From the March/April 2013 Touchstone:


 

smallcover 26 02 Anthony Esolen on the Hymn The Story of the Cross by Edward MonroAt the Cross of Jesus

At the end of Sir Gawain and the Green Knight, the good Gawain approaches the Green Chapel, where he is certain he must die. It’s New Year’s Day, the snow lies deep, and a grindstone hums nearby. As far as Sir Gawain knows, it’s sharpening the ax that will shear off his head. “I’ll be with you right away,” calls the demonic Green Knight from behind the chapel. That chapel is a place of foreboding. There is no cross.

I’ve been to a chapel without a cross. It was converted from an old factory. The windowless inner “worship room” boasted electronic equipment for music and videos, but no cross. I felt, there, a little like Gawain. There’s something wrong, in the sense of being crooked, bent, about a chapel without a cross. It cannot lead to good.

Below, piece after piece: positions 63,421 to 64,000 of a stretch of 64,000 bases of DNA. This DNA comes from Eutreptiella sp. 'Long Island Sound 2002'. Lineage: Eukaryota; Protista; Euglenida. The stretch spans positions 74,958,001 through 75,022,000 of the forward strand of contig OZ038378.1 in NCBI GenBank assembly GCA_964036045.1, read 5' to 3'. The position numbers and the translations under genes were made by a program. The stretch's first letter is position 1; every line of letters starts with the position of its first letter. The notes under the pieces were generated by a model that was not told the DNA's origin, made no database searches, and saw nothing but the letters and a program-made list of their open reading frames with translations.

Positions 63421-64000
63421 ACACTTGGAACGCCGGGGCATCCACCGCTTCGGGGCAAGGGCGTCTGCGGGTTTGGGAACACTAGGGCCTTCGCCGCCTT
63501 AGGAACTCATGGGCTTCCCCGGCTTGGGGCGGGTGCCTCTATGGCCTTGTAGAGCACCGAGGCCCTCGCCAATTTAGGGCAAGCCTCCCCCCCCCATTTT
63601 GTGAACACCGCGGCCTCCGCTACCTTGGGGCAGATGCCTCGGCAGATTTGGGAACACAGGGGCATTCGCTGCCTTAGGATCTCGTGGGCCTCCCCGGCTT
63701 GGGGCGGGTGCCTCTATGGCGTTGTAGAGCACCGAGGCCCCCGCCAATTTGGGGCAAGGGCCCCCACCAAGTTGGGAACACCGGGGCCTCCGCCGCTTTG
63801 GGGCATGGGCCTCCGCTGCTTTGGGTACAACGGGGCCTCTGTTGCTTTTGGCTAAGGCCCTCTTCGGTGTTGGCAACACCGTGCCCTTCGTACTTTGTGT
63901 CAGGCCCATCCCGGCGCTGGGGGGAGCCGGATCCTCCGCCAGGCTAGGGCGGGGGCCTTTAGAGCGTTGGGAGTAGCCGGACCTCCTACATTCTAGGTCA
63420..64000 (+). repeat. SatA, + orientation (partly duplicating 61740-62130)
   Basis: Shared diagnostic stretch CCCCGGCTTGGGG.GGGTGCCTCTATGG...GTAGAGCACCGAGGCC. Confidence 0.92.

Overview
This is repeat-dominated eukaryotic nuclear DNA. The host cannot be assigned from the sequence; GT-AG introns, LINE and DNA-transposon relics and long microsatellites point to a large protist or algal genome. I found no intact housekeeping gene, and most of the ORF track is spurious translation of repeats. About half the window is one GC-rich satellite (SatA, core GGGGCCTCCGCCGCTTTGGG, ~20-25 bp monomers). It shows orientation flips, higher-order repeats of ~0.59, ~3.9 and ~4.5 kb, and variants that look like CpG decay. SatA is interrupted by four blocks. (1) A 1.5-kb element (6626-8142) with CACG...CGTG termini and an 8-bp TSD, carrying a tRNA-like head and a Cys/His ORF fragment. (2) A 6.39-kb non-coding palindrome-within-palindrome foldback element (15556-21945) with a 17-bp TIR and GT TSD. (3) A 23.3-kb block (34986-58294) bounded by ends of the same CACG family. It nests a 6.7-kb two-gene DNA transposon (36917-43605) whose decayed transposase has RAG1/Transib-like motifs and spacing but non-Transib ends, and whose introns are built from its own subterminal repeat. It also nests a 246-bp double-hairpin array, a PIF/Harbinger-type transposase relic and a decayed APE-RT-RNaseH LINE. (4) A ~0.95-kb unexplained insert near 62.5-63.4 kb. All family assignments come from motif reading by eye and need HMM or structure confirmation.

The Question of Christianity

Quite different is the wisdom of a remarkable five-part hymn by one Edward Monro: “The Story of the Cross”(1864). The first part is The Question:

See Him in raiment rent,
With His blood dyed:
Women walk sorrowing
By His side.

Heavy that Cross to Him,
Weary the weight:
One who will help Him stands
At the gate.

Multitudes hurrying
Pass on the road:
Simon is sharing with
Him the load.

Who is this travelling
With the curst tree—
This weary prisoner—
Who is He?

The terse meter provides, at the end of each stanza, a moment of extraordinary pathos. For the last line is “missing” its first syllable. It begins on a strong beat, set apart from the meter of the rest of the stanza. The women walk in sorrow, where? By His side. Who is this weary prisoner? Who is He? That is the question of Christianity, right there.